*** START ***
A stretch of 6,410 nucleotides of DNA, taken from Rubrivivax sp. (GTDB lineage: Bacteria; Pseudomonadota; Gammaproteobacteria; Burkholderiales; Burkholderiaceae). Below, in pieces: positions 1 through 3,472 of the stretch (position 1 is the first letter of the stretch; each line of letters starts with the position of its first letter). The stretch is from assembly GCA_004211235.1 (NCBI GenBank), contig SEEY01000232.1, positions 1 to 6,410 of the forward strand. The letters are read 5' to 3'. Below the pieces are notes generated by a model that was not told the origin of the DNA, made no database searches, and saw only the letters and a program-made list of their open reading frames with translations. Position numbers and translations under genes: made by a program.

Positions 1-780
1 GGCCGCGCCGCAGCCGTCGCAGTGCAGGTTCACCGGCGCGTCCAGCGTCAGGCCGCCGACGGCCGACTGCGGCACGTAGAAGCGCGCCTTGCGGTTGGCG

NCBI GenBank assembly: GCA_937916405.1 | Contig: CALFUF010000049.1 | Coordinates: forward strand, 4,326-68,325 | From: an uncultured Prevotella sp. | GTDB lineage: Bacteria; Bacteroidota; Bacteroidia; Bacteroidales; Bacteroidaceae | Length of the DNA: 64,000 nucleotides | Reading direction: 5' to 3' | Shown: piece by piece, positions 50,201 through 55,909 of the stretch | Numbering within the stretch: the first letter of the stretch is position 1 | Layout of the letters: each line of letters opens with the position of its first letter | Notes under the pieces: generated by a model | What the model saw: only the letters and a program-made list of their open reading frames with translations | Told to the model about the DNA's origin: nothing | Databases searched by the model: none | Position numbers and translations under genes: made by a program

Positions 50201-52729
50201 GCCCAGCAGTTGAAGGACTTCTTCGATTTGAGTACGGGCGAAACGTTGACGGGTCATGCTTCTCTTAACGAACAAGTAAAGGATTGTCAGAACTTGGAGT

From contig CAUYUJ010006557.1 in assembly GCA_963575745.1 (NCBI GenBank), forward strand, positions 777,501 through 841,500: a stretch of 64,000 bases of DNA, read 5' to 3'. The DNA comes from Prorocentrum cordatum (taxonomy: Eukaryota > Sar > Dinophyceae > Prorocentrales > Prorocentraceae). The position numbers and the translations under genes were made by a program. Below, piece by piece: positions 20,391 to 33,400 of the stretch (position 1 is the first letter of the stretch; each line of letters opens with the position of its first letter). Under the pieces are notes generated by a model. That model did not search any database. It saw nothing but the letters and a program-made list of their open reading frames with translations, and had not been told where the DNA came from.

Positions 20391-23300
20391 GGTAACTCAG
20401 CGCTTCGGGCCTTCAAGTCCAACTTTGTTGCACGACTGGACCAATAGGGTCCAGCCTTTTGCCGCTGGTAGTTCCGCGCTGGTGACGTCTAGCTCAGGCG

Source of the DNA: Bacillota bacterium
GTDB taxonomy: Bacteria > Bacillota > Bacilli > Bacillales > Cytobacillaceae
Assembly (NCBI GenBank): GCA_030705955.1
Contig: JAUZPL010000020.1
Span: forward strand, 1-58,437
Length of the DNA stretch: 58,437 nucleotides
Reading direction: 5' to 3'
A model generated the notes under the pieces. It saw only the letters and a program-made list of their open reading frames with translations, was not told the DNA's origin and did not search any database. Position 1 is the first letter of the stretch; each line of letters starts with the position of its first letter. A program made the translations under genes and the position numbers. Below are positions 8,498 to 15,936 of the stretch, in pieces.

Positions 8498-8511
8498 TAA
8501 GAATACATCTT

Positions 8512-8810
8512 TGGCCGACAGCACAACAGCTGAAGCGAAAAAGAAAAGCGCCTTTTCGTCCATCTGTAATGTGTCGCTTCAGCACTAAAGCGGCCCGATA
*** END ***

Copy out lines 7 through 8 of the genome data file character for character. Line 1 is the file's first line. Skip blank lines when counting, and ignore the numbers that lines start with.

From contig CAUYUJ010006557.1 in assembly GCA_963575745.1 (NCBI GenBank), forward strand, positions 777,501 through 841,500: a stretch of 64,000 bases of DNA, read 5' to 3'. The DNA comes from Prorocentrum cordatum (taxonomy: Eukaryota > Sar > Dinophyceae > Prorocentrales > Prorocentraceae). The position numbers and the translations under genes were made by a program. Below, piece by piece: positions 20,391 to 33,400 of the stretch (position 1 is the first letter of the stretch; each line of letters opens with the position of its first letter). Under the pieces are notes generated by a model. That model did not search any database. It saw nothing but the letters and a program-made list of their open reading frames with translations, and had not been told where the DNA came from.

Positions 20391-23300